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Born for Love

Why Empathy Is Essential - and Endangered
Narrated by: Corey M. Snow
Length: 11 hrs
4.5 out of 5 stars (128 ratings)

Regular price: $27.99

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Publisher's Summary

From birth, when babies' fingers instinctively cling to those of adults, their bodies and brains seek an intimate connection - a bond made possible by empathy, the remarkable ability to love and to share the feelings of others. In this unforgettable book, award-winning science journalist Maia Szalavitz and renowned child psychiatrist Bruce D. Perry explain how empathy develops, why it is essential both to human happiness and for a functional society, and how it is threatened in a modern world.

©2010 Maia Szalavitz and Bruce D. Perry (P)2015 Tantor

Critic Reviews

" Born for Love is truly fascinating." (Gretchen Rubin, author of The Happiness Project)

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    5 out of 5 stars
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Maybe the most important book written this century

If you have a child, know an elderly person or live near or work with other people of any age, you should read or listen to this book. I truly believe that it will change your life.

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Insightful Read

This book highlights the importance of empathy and kindness in a way that allows you to reflect on your life and those you grew up with, and who you are today.

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Born for Love is a Rallying Call for Caring and Cry for Help

Bruce Perry and Maia Szalavitz make their case that caring about others, developed through encouraging and promoting Empathy, is perhaps among the most currently critical challenges to modern society. They suggest that empathy, the capacity to care personally about people, is one of the most valuable characteristics of humanity. The challenges to our world, the problems which societies face everywhere, are problems best solved by applying our precious capacity to imagine ourselves in the place of one another. The basic idea of doing unto others as you would have others do unto you, is a fundamental ethical standard which translates into the idea of Empathy. They suggest that Empathy should prevail, but can easily be lost or discarded if not pursued purposefully. Empathy is a powerful and potent psychological tool which can, like any other idea or instrument, be effectively used or misused. There are societal circumstances, mental disorders, dysfunctional families, cults and certain illnesses all around us which can and do, disregard, endanger, threaten and sometimes abuse empathic techniques. The ability to imagine, to think, to feel even to act not as oneself but as if you were someone else, experiencing life in “another person’s shoes”, varies vastly from one person to the next. The ability to empathize changes enormously with time, place, circumstance and situation. Good movies, books and stories told through countless mediums are those where our empathy is greatest, we’re transported out of our own lives, we can’t help but loose ourselves in the compelling lives of the characters, the time and places, situations, challenges, losses and successes which belong to them, not us. Strong narratives are stories we’re told where we can’t help but be pulled into empathic roles. Our imagination takes hold of our consciousness, along with it our thoughts, feelings and emotions are hijacked. The idea of being in someone else’s place, living their life, becomes so real to us that we can’t help but feel for them. Some people simply do not bother, others simply cannot, imagine themselves as anyone else, they can’t get any sense for what others might feel, think or experience.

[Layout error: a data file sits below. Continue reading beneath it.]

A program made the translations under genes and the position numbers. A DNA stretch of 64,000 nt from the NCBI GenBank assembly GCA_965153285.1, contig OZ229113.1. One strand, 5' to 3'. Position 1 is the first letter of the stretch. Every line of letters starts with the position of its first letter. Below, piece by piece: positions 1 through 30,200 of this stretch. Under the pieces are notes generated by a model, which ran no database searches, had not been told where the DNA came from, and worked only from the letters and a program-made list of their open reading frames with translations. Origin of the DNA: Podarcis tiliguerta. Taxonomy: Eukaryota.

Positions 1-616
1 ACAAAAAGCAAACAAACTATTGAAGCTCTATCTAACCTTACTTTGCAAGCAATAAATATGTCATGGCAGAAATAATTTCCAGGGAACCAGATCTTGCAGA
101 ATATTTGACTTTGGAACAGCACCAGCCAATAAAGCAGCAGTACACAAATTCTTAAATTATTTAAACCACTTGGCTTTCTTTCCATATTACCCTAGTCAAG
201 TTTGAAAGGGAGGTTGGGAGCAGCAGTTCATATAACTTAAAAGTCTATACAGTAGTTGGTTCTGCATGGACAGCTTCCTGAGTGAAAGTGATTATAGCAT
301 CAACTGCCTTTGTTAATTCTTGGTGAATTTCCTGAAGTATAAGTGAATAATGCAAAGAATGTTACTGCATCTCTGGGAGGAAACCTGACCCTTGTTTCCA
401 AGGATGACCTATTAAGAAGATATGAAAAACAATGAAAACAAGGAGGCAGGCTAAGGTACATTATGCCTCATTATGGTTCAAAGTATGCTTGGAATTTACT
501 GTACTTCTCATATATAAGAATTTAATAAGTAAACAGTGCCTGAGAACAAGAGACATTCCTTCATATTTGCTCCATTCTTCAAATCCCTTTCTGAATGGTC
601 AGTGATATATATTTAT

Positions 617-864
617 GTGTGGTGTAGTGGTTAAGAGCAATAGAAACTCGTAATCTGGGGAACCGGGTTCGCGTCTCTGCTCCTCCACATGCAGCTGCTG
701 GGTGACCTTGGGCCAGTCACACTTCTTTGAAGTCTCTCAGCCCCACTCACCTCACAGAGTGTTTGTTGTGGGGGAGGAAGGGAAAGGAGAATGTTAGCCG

“Born For Love” considers empathy and it’s absence in the case of childhood developmental diseases. The Autism spectrum of illnesses are conditions of disconnected minds and thought processes pathologically detached from feelings and experiences to a such a significant degree that it causes them to fail to achieve normal developmental milestones. They do not use speech, hear and say words, communicate, interact and/or physically perform functions such as walking, normally at the rate most children do. Their human functional capacity is negatively affected by a defect of mind. Autism spectrum individuals have significant problems perceiving or imagining the ideas, thoughts or feelings of other people. They are said to be “mind-blind” oblivious to the thoughts of others to varying degrees but in such a way that impacts their behavior, relationships and development. They live in the concrete, the here and now.